Istraživački rad

First Record of the Alien Tintinnid Ciliate Rhizodomus tagatzi in the Adriatic Sea

28.11.2023.
Autori fotografije: Jakica Njire, Jasna Arapov i Natalia Bojanić

In July 2022, a foreign tintinid species Rhizodomus tagatzi was recorded for the first time in the Adriatic Sea, in the Neretva estuary. This Indo-Pacific tintinid species was found in the coastal waters of the western Mediterranean in the 1980s and has since spread to the central and eastern Mediterranean, the Marmara and the Black Sea.

Tintinids are single-celled zooplankton organisms that can be recognized by their “shell”, which we call lorica, and whose shape can vary greatly depending on the type of organism. For example, it can have the shape of a vase, a chalice, a pipe, etc. Depending on the type of lorica, we distinguish them between species with “sticky” lorica, which predominate in coastal ecosystems, while species with “transparent” lorica are more likely to be found in open waters. In addition to providing protection, the lorica facilitates the migration of tintinids in the water column and also serves as a substrate for the attachment of detritus particles, which reduces the sensitivity of tintinids to predation. Due to their abundance in marine ecosystems, these organisms are sometimes a very important component of planktonic food webs.

In the Neretva estuary, the species Rhizodomus tagatzi occurs during the warm season and tolerates a wide range of salinities. The maximum number of even ~2000 cells per liter was measured in a 5-7 m deep layer at the station near Opuzen (16 km upstream from the mouth of the river) and is among the highest values recorded for the Mediterranean and adjacent seas. Such a high population density of these tintinids is related to the ingress of seawater into the bottom layer of the Neretva River itself. During the summer, when the intensity of the inflow of the Neretva River is low, there is a sudden increase in the concentration of nutrient salts at the boundary between fresh and sea water, which creates favorable ecological conditions for the development of microbial communities. However, as the river inflow increases, the freshwater gradually displaces the wedge of seawater from the estuary and fills the entire riverbed at the beginning of winter. The changed ecological conditions are no longer favorable for the survival of the species and it disappears completely from the estuary.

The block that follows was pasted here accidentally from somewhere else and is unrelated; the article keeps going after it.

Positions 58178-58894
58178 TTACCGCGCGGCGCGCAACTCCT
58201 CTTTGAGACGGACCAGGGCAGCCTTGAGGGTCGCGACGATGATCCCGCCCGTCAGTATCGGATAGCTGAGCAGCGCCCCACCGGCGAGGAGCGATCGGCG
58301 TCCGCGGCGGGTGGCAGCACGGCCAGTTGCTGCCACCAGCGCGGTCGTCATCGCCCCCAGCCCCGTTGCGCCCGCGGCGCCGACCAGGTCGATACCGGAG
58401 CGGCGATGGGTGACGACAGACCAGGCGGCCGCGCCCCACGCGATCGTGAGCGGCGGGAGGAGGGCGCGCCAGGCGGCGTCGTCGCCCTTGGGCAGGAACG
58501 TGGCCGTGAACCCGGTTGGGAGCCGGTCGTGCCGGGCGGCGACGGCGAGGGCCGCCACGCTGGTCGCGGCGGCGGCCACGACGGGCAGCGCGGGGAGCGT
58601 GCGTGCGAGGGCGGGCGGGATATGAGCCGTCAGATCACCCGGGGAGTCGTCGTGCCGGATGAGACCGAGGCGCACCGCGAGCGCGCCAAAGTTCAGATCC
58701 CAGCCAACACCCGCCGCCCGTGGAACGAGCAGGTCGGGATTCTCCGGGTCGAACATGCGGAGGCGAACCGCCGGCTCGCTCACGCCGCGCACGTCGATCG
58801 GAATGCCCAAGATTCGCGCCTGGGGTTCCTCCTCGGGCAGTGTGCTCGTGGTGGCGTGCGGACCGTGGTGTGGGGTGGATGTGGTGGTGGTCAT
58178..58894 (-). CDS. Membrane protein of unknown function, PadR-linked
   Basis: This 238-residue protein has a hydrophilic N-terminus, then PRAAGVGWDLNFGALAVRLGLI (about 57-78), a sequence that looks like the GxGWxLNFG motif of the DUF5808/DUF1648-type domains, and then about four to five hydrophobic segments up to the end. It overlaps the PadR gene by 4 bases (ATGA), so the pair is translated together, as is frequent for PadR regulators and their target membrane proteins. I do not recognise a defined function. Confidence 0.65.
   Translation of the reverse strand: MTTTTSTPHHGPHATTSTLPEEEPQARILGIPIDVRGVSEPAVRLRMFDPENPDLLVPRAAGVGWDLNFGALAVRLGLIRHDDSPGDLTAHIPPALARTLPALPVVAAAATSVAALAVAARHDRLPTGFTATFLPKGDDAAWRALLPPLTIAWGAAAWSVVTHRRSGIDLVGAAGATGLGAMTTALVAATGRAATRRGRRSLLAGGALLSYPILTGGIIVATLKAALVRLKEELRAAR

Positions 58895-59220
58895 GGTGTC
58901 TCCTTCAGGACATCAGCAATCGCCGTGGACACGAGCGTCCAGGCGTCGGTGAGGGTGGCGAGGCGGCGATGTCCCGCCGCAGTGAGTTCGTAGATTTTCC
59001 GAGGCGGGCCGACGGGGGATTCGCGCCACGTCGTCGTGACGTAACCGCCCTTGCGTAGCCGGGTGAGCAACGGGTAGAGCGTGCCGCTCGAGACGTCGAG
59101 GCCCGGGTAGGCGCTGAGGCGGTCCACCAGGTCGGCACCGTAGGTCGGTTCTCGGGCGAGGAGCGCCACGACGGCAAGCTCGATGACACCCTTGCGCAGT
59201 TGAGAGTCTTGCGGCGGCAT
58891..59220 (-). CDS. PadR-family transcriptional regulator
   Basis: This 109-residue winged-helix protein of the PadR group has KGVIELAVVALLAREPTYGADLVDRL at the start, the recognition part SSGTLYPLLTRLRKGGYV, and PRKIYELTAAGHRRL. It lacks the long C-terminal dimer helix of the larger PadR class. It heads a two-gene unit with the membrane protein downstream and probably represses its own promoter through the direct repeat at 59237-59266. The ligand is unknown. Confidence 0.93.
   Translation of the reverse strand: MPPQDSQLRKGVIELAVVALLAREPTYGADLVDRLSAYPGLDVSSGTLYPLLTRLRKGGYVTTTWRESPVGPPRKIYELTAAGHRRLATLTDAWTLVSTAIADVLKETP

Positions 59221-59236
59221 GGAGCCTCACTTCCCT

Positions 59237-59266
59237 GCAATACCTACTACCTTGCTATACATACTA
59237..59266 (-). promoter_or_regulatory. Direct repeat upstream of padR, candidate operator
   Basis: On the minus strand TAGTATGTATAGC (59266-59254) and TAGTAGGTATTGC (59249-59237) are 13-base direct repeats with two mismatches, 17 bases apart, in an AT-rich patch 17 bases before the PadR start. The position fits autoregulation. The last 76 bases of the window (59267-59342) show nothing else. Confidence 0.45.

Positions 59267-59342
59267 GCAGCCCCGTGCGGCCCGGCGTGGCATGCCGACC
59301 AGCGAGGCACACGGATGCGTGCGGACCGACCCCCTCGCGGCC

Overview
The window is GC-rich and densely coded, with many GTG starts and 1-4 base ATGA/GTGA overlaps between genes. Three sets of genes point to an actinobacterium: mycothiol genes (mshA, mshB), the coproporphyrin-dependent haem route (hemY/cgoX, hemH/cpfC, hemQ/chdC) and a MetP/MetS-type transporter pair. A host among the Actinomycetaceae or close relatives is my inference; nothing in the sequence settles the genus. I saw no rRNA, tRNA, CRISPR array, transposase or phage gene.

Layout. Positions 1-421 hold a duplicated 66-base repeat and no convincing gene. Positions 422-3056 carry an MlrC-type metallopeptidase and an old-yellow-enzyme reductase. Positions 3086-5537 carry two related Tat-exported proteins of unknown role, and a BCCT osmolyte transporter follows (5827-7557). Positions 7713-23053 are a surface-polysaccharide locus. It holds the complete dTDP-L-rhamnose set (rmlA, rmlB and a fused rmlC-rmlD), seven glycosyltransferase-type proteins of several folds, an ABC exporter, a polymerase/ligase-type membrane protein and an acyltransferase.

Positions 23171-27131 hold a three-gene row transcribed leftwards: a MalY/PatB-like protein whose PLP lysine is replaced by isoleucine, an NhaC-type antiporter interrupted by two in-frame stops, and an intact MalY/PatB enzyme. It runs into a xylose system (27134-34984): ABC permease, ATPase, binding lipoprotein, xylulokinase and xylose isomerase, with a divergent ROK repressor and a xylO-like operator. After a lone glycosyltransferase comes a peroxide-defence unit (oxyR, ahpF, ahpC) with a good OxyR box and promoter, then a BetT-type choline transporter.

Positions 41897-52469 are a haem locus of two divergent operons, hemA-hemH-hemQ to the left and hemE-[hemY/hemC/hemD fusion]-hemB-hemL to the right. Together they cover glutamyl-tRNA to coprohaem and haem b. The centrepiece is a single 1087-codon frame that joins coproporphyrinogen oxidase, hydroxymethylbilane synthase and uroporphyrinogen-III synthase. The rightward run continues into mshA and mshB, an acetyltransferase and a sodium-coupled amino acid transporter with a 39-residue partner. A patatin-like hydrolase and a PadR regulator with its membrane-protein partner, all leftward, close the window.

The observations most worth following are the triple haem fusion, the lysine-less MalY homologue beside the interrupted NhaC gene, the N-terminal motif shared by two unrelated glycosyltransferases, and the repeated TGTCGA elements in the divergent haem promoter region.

Ballast water from ships can be considered as the cause of the introduction of this species into the Adriatic. As a semi-enclosed sea with a limited exchange of water masses with neighboring seas, the Adriatic is extremely sensitive to pollution and the introduction of alien species. Although the species R. tagatzi does not currently appear to cause a visible ecological problem in the Neretva estuary, it can certainly displace autochthonous tintinid species and thus reduce the biodiversity of the community.

Scientists from the Institute of Oceanography and Fisheries, the Institute for Marine and Coastal Research of Dubrovnik and the Department of Applied Ecology of the University of Dubrovnik participated in this discovery. Detailed information can be found in the publication, which you can access via the link https://www.mdpi.com/2073-4441/15/10/1821.

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